Archive for Imperial College London

inflation, evidence and falsifiability

Posted in Books, pictures, Statistics, University life with tags , , , , , , , , , , , , on July 27, 2015 by xi'an

[Ewan Cameron pointed this paper to me and blogged about his impressions a few weeks ago. And then Peter Coles wrote a (properly) critical blog entry yesterday. Here are my quick impressions, as an add-on.]

“As the cosmological data continues to improve with its inevitable twists, it has become evident that whatever the observations turn out to be they will be lauded as \proof of inflation”.” G. Gubitosi et al.

In an arXive with the above title, Gubitosi et al. embark upon a generic and critical [and astrostatistical] evaluation of Bayesian evidence and the Bayesian paradigm. Perfect topic and material for another blog post!

“Part of the problem stems from the widespread use of the concept of Bayesian evidence and the Bayes factor (…) The limitations of the existing formalism emerge, however, as soon as we insist on falsifiability as a pre-requisite for a scientific theory (….) the concept is more suited to playing the lottery than to enforcing falsifiability: winning is more important than being predictive.” G. Gubitosi et al.

It is somehow quite hard not to quote most of the paper, because prose such as the above abounds. Now, compared with standards, the authors introduce an higher level than models, called paradigms, as collections of models. (I wonder what is the next level, monads? universes? paradises?) Each paradigm is associated with a marginal likelihood, obtained by integrating over models and model parameters. Which is also the evidence of or for the paradigm. And then, assuming a prior on the paradigms, one can compute the posterior over the paradigms… What is the novelty, then, that “forces” falsifiability upon Bayesian testing (or the reverse)?!

“However, science is not about playing the lottery and winning, but falsifiability instead, that is, about winning given that you have bore the full brunt of potential loss, by taking full chances of not winning a priori. This is not well incorporated into the Bayesian evidence because the framework is designed for other ends, those of model selection rather than paradigm evaluation.” G. Gubitosi et al.

The paper starts by a criticism of the Bayes factor in the point null test of a Gaussian mean, as overly penalising the null against the alternative being only a power law. Not much new there, it is well known that the Bayes factor does not converge at the same speed under the null and under the alternative… The first proposal of those authors is to consider the distribution of the marginal likelihood of the null model under the [or a] prior predictive encompassing both hypotheses or only the alternative [there is a lack of precision at this stage of the paper], in order to calibrate the observed value against the expected. What is the connection with falsifiability? The notion that, under the prior predictive, most of the mass is on very low values of the evidence, leading to concluding against the null. If replacing the null with the alternative marginal likelihood, its mass then becomes concentrated on the largest values of the evidence, which is translated as an unfalsifiable theory. In simpler terms, it means you can never prove a mean θ is different from zero. Not a tremendously item of news, all things considered…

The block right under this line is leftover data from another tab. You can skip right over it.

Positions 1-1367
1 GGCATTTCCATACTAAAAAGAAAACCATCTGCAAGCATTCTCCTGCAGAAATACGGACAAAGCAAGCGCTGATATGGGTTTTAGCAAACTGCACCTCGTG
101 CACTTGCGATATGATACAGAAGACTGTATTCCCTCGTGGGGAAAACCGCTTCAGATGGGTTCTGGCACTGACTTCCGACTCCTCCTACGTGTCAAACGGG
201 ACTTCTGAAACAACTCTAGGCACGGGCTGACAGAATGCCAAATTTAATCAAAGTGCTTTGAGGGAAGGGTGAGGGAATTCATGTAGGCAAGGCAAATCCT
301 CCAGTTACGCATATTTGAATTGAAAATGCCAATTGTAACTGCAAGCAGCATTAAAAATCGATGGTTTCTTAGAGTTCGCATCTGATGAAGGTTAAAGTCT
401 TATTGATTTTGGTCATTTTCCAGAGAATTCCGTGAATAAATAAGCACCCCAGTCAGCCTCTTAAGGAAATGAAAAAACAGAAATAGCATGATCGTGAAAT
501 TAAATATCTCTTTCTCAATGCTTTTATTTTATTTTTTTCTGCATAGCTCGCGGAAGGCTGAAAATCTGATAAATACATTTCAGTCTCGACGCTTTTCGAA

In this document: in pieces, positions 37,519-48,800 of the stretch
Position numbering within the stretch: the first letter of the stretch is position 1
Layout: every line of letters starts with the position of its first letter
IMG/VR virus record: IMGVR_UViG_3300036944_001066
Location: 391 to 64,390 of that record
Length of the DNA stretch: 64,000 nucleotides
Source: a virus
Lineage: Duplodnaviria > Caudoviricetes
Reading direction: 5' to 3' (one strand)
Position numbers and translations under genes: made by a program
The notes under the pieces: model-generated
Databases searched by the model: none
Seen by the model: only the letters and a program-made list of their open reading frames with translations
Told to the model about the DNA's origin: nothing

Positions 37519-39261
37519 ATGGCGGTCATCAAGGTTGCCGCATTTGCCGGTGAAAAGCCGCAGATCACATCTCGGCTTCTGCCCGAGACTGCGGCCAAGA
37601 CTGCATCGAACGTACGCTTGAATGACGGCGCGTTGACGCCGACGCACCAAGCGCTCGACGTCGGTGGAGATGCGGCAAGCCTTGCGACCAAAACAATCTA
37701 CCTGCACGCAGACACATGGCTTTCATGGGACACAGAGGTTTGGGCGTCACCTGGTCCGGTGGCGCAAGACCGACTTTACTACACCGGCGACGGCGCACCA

“…we can measure the predictivity of a model (or paradigm) by examining the distribution of the Bayesian evidence assuming uniformly distributed data.” G. Gubitosi et al.

The alternative is to define a tail probability for the evidence, i.e. the probability to be below an arbitrarily set bound. What remains unclear to me in this notion is the definition of a prior on the data, as it seems to be model dependent, hence prohibits comparison between models since this would involve incompatible priors. The paper goes further into that direction by penalising models according to their predictability, P, as exp{-(1-P²)/P²}. And paradigms as well.

“(…) theoretical matters may end up being far more relevant than any probabilistic issues, of whatever nature. The fact that inflation is not an unavoidable part of any quantum gravity framework may prove to be its greatest undoing.” G. Gubitosi et al.

Establishing a principled way to weight models would certainly be a major step in the validation of posterior probabilities as a quantitative tool for Bayesian inference, as hinted at in my 1993 paper on the Lindley-Jeffreys paradox, but I do not see such a principle emerging from the paper. Not only because of the arbitrariness in constructing both the predictivity and the associated prior weight, but also because of the impossibility to define a joint predictive, that is a predictive across models, without including the weights of those models. This makes the prior probabilities appearing on “both sides” of the defining equation… (And I will not mention the issues of constructing a prior distribution of a Bayes factor that are related to Aitkin‘s integrated likelihood. And won’t obviously try to enter the cosmological debate about inflation.)

recents advances in Monte Carlo Methods

Posted in R, Statistics, Travel, University life with tags , , , , , , , , , , , on February 8, 2012 by xi'an

Next Thursday (Feb. 16), at the RSS, there will be a special half-day meeting (afternoon, starting at 13:30) on Recent Advances in Monte Carlo Methods organised by the General Application Section. The speakers are

  • Richard Everitt, University of Oxford, Missing data, and what to do about it
  • Anthony Lee, Warwick University, Auxiliary variables and many-core computation
  • Nicolas Kantas, Imperial College London, Particle methods for computing optimal control inputs
  • Nick Whitely, Bristol University, Stability properties of some particle filters
  • Simon Maskell, QinetiQ & Imperial College London, Using a Probabilistic Hypothesis Density filter to confirm tracks in a multi-target environment

(Note this is not a Read Paper meeting, so there is no paper nor discussion!)

ABC in London [quick recap’]